In this study we report on the measurements of the Verdet constant for olive and other vegetable oils. Study of samples stored for different periods at different storage conditions showed that each olive oil sample has a Verdet constant value depending on: production year, history of the sample (i.e. storage conditions) and geographical region. Photo and auto oxidations are found to have reverse effects on the value of the measured Verdet constant, on the one hand, photo-oxidation tends to decrease the Verdet constant, but on the other hand auto-oxidation tends to increase it. It is known that oils stored in room light had significantly lower tocopherol, carotenoid, and chlorophyll contents than did the same oils kept in the dark. For other vegetable oil samples, each vegetable oil was found to have a distinct Verdet constant value. Thus it is possible to differentiate vegetable oils making use of their respective Verdet constants. Preliminary results indicated the possibility to detect olive oil adulteration using the Faraday Effect, i.e. the effect could be suggested as a food authentication technique if calibration curves and standard Verdet constants values could be prepared for comparison with those of samples under investigation.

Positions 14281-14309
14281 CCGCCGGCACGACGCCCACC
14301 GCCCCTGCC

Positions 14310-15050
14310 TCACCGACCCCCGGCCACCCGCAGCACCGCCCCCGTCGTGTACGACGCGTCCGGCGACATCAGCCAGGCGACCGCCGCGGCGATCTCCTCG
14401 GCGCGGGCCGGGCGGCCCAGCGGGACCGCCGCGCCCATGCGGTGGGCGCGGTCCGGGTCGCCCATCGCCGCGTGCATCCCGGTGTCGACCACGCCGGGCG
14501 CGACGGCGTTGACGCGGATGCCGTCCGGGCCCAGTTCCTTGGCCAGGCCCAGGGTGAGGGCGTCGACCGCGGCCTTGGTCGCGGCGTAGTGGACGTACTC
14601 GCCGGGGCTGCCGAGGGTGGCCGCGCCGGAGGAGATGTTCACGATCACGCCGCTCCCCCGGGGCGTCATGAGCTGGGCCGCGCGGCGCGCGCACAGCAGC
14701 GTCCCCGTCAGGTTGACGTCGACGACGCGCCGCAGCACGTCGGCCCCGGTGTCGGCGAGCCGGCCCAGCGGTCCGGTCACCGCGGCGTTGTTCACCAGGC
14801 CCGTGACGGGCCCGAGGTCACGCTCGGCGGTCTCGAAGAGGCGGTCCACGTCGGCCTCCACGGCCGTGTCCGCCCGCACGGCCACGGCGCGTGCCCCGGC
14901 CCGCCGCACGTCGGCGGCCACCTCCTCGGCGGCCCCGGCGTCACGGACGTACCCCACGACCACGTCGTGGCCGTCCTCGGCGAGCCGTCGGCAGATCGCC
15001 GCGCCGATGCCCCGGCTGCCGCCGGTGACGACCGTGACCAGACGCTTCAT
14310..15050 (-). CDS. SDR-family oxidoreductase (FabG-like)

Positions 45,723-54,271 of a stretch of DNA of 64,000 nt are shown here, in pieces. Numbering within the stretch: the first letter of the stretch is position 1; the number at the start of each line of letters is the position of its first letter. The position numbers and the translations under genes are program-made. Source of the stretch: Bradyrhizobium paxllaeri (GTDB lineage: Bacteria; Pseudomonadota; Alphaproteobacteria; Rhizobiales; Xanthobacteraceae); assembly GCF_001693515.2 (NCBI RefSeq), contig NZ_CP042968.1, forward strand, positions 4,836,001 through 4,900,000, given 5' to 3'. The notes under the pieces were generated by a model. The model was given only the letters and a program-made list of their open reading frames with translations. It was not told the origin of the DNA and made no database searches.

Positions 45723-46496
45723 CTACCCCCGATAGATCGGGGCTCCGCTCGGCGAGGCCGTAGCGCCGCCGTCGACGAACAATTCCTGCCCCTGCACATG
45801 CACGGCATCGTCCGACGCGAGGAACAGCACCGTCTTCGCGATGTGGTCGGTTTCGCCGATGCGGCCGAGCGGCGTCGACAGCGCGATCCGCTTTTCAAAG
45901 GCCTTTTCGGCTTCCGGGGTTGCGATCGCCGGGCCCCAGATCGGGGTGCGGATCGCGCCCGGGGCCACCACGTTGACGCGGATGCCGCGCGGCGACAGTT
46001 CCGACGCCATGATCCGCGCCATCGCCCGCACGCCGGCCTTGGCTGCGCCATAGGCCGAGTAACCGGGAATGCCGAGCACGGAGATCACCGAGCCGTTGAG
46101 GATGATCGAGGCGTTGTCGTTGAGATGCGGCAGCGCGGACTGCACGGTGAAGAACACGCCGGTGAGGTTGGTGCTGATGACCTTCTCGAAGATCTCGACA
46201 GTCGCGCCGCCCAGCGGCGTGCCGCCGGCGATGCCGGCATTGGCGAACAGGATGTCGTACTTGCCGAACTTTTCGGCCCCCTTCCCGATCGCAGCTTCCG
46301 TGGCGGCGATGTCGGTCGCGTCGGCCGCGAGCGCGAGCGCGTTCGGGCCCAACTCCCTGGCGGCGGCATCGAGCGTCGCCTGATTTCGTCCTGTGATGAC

Cite this paper
M. Abu-Taha, M. Halasa and M. Abu-Samreh, "On the Usage of the Faraday Effect as an Authentication Technique for Vegetable Oils," Journal of Modern Physics, Vol. 4 No. 2, 2013, pp. 230-235. doi: 10.4236/jmp.2013.42032.
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